Amid this year’s dark and divisive presidential election, the 2012 campaign can feel like a distant memory. But four years ago this month, a flurry of stories focused in on corporate chief executives who were ominously telling their workers what might happen if President Obama won a second term. If that happened, the chief executive of Westgate Resorts said, he would have “no choice but to reduce the size of this company.” The chief executive of a software company in Florida warned that “if the U.S. re-elects President Obama, [the company's] chances of staying independent are slim to none.”
And Mitt Romney himself encouraged business owners to “make it very clear to your employees what you believe is in the best interest of your enterprise and therefore their job and their future in the upcoming elections.”
While 2016 hasn't brought the same kind of headlines, it’s not because the law has really changed. It is still legal for corporations to advocate for specific candidates when communicating with their rank-and-file employees. Private employers can distribute materials that tell all their workers the company's positions on political issues. And if your boss were to send an email urging you to attend a rally for Donald Trump or Hillary Clinton this weekend, because electing their favorite candidate is “essential for the future of the company,” legal experts say they would be within their rights.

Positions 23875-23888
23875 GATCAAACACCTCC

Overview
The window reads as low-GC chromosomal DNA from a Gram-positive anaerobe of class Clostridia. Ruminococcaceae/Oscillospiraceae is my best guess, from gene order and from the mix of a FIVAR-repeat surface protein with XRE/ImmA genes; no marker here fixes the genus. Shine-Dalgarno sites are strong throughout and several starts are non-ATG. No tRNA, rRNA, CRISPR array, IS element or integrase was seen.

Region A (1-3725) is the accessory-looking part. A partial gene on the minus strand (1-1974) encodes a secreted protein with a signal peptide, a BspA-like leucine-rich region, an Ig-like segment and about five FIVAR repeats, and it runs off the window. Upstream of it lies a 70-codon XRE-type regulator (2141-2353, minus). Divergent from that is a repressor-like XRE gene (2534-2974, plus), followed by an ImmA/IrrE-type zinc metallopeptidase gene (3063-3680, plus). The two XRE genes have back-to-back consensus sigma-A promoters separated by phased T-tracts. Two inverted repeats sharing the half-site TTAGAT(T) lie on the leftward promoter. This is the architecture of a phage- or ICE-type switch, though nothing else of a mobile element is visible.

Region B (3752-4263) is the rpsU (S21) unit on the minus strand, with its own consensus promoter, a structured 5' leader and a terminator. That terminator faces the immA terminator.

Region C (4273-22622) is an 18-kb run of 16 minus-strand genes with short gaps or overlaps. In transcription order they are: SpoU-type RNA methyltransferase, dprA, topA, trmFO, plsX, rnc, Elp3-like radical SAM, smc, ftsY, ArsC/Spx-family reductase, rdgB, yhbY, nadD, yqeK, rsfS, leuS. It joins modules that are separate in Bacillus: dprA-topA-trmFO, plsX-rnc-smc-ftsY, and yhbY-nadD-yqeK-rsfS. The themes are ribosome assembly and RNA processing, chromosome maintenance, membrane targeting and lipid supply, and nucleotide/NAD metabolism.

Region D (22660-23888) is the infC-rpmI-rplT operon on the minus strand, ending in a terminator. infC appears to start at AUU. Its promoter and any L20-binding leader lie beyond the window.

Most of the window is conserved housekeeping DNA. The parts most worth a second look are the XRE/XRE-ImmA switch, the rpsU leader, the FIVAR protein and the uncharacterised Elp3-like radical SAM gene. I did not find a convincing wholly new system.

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As this heated election sprints to the finish line, it's impossible to game out every situation employees might face. While many workers may never hear a political pitch from their boss, it can still be surprising to hear what workers and their employers can and can't do when it comes to mixing politics and work. (That is, if they work for a private employer; government workers have much more in the way of protections. Some rules are also different for union workers.) Six years after the Supreme Court’s Citizens United decision gave employers greater ability to express their political views and engage in unlimited “independent” political spending, experts say some legal questions remain unresolved, leaving gray areas and gaps in regulation that could leave workers at risk.